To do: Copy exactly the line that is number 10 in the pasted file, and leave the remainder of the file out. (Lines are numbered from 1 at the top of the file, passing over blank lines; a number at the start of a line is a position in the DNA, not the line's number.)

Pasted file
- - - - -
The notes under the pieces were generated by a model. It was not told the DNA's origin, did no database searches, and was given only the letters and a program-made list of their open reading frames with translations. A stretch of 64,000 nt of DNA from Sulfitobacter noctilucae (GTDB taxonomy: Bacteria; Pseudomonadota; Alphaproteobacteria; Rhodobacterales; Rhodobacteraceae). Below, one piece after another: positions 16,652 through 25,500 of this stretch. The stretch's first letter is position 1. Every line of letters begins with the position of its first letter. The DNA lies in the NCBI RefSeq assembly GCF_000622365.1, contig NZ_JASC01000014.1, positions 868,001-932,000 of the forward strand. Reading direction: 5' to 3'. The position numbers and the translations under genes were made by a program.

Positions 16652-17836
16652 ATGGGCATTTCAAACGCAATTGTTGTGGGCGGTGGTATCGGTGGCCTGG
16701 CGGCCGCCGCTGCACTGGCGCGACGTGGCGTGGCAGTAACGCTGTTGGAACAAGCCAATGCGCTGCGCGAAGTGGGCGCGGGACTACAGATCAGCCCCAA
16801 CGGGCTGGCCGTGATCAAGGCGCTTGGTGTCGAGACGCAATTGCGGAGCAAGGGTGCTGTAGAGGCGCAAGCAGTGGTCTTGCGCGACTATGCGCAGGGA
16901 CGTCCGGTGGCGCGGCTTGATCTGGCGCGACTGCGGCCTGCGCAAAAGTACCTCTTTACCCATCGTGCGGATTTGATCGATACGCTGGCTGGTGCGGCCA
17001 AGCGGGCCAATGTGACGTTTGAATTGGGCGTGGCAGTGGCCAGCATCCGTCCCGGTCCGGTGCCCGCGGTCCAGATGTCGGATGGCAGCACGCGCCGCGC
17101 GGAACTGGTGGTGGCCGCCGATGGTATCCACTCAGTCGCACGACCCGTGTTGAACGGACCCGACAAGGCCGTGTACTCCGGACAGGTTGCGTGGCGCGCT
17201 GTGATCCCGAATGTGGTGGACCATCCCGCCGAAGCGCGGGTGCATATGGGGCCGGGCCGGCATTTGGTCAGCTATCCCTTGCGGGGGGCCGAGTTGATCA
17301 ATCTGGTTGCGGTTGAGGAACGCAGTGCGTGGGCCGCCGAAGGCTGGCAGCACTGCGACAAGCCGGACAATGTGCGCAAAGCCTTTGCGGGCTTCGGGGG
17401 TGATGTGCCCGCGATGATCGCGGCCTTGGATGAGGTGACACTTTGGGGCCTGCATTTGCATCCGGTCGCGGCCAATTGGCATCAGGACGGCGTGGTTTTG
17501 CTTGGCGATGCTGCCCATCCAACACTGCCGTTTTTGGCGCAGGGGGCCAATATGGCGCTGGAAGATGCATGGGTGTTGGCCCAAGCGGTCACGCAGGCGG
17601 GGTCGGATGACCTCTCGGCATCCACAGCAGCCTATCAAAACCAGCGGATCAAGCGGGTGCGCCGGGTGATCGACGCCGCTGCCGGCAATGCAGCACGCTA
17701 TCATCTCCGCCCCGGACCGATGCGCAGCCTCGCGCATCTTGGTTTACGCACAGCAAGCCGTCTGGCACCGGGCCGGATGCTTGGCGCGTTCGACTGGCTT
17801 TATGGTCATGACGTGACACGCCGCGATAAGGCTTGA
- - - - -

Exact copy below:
17301 ATCTGGTTGCGGTTGAGGAACGCAGTGCGTGGGCCGCCGAAGGCTGGCAGCACTGCGACAAGCCGGACAATGTGCGCAAAGCCTTTGCGGGCTTCGGGGG